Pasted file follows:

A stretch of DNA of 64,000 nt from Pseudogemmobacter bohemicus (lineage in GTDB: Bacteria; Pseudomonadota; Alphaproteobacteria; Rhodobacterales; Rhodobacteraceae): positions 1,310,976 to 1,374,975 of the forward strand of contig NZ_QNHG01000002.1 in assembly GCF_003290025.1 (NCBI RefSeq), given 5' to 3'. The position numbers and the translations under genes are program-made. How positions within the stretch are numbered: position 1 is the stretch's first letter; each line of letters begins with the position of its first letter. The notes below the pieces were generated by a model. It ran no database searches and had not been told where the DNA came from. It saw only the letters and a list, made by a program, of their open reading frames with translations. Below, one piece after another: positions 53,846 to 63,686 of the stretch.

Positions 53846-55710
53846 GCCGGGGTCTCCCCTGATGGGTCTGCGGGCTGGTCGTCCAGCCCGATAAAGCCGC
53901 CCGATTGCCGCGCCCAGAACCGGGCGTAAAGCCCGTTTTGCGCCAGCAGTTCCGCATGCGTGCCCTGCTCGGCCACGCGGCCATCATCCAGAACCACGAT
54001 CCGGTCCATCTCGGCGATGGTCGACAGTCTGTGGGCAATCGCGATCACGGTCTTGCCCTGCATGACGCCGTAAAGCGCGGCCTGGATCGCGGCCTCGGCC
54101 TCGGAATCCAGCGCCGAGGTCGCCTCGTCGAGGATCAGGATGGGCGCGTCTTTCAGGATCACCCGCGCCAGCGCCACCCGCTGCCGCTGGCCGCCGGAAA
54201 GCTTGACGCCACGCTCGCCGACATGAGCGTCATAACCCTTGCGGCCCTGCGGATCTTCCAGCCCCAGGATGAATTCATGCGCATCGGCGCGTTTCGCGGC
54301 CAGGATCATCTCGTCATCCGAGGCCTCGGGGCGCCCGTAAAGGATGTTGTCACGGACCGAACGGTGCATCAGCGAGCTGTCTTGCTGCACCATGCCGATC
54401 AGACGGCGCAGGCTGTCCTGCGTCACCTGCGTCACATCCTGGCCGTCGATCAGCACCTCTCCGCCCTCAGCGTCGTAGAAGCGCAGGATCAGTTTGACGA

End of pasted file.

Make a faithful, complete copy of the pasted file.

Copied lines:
A stretch of DNA of 64,000 nt from Pseudogemmobacter bohemicus (lineage in GTDB: Bacteria; Pseudomonadota; Alphaproteobacteria; Rhodobacterales; Rhodobacteraceae): positions 1,310,976 to 1,374,975 of the forward strand of contig NZ_QNHG01000002.1 in assembly GCF_003290025.1 (NCBI RefSeq), given 5' to 3'. The position numbers and the translations under genes are program-made. How positions within the stretch are numbered: position 1 is the stretch's first letter; each line of letters begins with the position of its first letter. The notes below the pieces were generated by a model. It ran no database searches and had not been told where the DNA came from. It saw only the letters and a list, made by a program, of their open reading frames with translations. Below, one piece after another: positions 53,846 to 63,686 of the stretch.

Positions 53846-55710
53846 GCCGGGGTCTCCCCTGATGGGTCTGCGGGCTGGTCGTCCAGCCCGATAAAGCCGC
53901 CCGATTGCCGCGCCCAGAACCGGGCGTAAAGCCCGTTTTGCGCCAGCAGTTCCGCATGCGTGCCCTGCTCGGCCACGCGGCCATCATCCAGAACCACGAT
54001 CCGGTCCATCTCGGCGATGGTCGACAGTCTGTGGGCAATCGCGATCACGGTCTTGCCCTGCATGACGCCGTAAAGCGCGGCCTGGATCGCGGCCTCGGCC
54101 TCGGAATCCAGCGCCGAGGTCGCCTCGTCGAGGATCAGGATGGGCGCGTCTTTCAGGATCACCCGCGCCAGCGCCACCCGCTGCCGCTGGCCGCCGGAAA
54201 GCTTGACGCCACGCTCGCCGACATGAGCGTCATAACCCTTGCGGCCCTGCGGATCTTCCAGCCCCAGGATGAATTCATGCGCATCGGCGCGTTTCGCGGC
54301 CAGGATCATCTCGTCATCCGAGGCCTCGGGGCGCCCGTAAAGGATGTTGTCACGGACCGAACGGTGCATCAGCGAGCTGTCTTGCTGCACCATGCCGATC
54401 AGACGGCGCAGGCTGTCCTGCGTCACCTGCGTCACATCCTGGCCGTCGATCAGCACCTCTCCGCCCTCAGCGTCGTAGAAGCGCAGGATCAGTTTGACGA